The Winter Storm of January 4 and 5, 2018

Report by Don Jardine  (PDF version can be downloaded here)

A winter storm hit the Maritime Provinces on January 4th and 5th, 2018. Environment Canada forecasts for the storm predicted high winds from the east, south, southeast and southwest with gusts of over 100 km/h. Precipitation in the form of ice pellets, freezing rain, rain and snow were also forecast and a storm surge just below Stage 2 flooding levels for Charlottetown with a 60+ cm surge component for Summerside. Snowfall amounts were projected to be in the 15 to 25 cm rain with rain of up to 20 mm.

The UPEI Climate Research Lab maintains a network of climate stations across the province, which provides climate data for events such as this storm.  One of the UPEI Stations located in Glen Valley blew down on January 5th at 8:20 am when a wind gust recorded at 116 km/h occurred. A photo of the station after it was blown down is provided in Figure 1.


A tree was blown down on the Junction Road in Glen Valley at the same time and a photo is attached in Figure 2. Other trees and several large branches were blown down in several locations across the province. Power outages were also experienced in scattered areas across the province.


The Glen Valley wind gust was the maximum wind gust reported in the province during this storm except for reported gusts of 120 to 130 km/h on the Confederation Bridge during the evening of January 4th and early on the 5th. Other stations reporting high wind gusts were:

  • North Cape – 102 km/h
  • East  Point – 106 km/h
  • Charlottetown Airport – 95 km/h
  • Cape Egmont – 100 km/h
  • Borden/Carleton – 101.4 km/h at 7:30am on January 5th
  • Hampton – 96.5 km/h at 20:20 on January 4th

The precipitation from this storm did not reach the forecast amounts with the maximum amount of 23.2 mm of precipitation of all types being recorded at a CoCoRaHS site in Caledonia. Snowfall amounts were well below forecast amounts.

The combination of high winds, high tide and storm surge resulted in rafting of sea ice in some coastal areas with full exposure to the south and southwesterly winds. The Northumberland Strait coastal area between Victoria and West Point seemed to have been most impacted with ice chunks being compressed against the cliffs in areas such as Bell’s Point in Cape Traverse, Dawson Subdivision in Augustine Cove, the range light area in Victoria, Borden breakwater, Cape Egmont Wharf, Maximeville, West Point Lighthouse and other areas. Ice blocks were rafted to a height of over 8 to 9 metres in some areas causing ice to be deposited on the top of cliffs. According to a story on the CBC Prince Edward Island website, Philip Metcalfe of Cape Traverse stated, “It was a surprise to us because it happened so quickly”.  He had fallen asleep and when he woke the ice was over the cliff in front of his cottage. (CBC News, Jan. 5, 2018)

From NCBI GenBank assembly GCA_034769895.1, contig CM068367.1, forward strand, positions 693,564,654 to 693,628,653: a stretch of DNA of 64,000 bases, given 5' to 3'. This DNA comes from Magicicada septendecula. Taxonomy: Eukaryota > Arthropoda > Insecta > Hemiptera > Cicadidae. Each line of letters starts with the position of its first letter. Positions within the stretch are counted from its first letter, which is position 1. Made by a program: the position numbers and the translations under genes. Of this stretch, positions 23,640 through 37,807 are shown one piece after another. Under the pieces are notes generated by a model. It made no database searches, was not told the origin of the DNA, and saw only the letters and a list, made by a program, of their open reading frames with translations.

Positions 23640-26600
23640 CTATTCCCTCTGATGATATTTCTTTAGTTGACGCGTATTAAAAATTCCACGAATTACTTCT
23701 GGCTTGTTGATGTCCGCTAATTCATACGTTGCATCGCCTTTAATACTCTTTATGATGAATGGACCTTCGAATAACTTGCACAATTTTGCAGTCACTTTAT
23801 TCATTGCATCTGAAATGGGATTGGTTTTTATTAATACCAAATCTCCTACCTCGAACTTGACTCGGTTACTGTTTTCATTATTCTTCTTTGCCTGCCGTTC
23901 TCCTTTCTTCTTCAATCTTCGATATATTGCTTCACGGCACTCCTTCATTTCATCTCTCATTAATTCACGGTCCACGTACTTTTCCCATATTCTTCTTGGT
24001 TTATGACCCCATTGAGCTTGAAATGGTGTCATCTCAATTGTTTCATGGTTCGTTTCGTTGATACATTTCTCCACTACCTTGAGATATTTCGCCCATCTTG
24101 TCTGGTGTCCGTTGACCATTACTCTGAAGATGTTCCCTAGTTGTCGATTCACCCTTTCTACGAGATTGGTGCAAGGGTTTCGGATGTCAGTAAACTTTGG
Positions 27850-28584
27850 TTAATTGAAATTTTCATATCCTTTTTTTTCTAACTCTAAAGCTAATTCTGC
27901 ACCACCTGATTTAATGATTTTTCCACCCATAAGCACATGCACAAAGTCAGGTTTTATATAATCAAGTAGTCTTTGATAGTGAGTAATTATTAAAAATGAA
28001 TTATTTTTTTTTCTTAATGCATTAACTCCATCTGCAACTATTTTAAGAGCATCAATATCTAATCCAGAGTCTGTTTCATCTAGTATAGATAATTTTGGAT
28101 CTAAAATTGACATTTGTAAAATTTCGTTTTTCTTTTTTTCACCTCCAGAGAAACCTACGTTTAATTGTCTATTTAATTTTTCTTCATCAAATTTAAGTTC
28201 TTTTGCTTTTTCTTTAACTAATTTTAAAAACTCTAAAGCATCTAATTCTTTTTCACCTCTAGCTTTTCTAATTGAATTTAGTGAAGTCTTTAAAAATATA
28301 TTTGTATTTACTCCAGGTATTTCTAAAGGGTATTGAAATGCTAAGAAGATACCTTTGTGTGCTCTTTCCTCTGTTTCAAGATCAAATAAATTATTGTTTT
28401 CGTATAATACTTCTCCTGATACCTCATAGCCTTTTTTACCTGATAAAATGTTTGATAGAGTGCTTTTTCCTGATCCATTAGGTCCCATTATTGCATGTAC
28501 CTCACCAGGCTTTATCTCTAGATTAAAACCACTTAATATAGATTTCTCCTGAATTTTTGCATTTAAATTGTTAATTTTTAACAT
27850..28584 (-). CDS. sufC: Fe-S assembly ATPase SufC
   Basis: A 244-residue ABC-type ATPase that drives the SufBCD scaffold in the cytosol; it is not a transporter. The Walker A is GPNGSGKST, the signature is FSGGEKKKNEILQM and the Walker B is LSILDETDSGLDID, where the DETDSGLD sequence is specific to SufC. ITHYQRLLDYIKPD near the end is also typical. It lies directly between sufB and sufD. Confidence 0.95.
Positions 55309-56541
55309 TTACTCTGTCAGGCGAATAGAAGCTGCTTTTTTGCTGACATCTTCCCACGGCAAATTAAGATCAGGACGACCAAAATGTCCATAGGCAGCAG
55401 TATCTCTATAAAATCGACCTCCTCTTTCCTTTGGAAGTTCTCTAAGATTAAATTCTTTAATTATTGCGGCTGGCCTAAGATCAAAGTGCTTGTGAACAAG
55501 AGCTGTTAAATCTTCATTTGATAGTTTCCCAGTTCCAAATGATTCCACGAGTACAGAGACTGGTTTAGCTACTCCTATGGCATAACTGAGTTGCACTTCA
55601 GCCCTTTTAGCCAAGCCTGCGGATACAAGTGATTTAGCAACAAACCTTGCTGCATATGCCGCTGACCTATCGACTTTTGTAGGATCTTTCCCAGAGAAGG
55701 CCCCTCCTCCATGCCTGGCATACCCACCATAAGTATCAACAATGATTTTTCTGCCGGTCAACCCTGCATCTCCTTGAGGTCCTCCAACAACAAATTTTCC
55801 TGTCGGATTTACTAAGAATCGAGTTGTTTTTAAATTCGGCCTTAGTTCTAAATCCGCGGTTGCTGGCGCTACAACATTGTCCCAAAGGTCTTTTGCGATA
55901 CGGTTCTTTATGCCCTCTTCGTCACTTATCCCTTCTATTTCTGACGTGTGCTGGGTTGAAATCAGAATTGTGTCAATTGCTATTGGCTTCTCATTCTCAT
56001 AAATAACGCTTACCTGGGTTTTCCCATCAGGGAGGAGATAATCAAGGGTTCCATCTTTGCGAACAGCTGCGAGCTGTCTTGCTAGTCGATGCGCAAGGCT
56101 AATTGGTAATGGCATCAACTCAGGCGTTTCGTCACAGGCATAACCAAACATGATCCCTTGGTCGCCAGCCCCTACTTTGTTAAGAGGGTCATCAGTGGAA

The peak water levels recorded on the Canadian Hydrographic Service tide gauge at Charlottetown during the storm were:

  • January 4, 2018 at 13:05- 2.85 m above chart datum or 1.17 m geodetic
  • January 5, 2018 at 00:30 – 3.56 m above chart datum or 1.88 m geodetic

The January 5th high water event is one of the highest water levels recorded on the Charlottetown tide gauge since 1911.



Ice rafting occurred at many locations during the storm and some are shown on figure 2. The areas where rafting occurred were all exposed to southeast winds at high tide and this occurred 00:30 on January 5th, 2018. The rafting areas are all exposed to deeper water zones near the shoreline line as areas with many sand bars would catch the ice blocks before they could reach the shoreline areas.

Ice rafting of the magnitude shown in the above photos is a relatively rare phenomenon on Prince Edward Island due to several conditions which must be met. These include a high tide, strong winds blowing on shore, low barometric storm pressure system, presence of ice, deep water near shoreline. The presence of ice in early January is unusual in recent years due to the warming of coastal waters due to climate change. Prior to this storm, there were 22 consecutive days between December 14th and January 4th, when the average daily temperature was below zero Celsius.

A documented episode of ice rafting occurred on February 19, 2004 when ice piled up at Maximeville against a cottage along the shoreline during the storm event known as White Juan. (Forbes, 2004)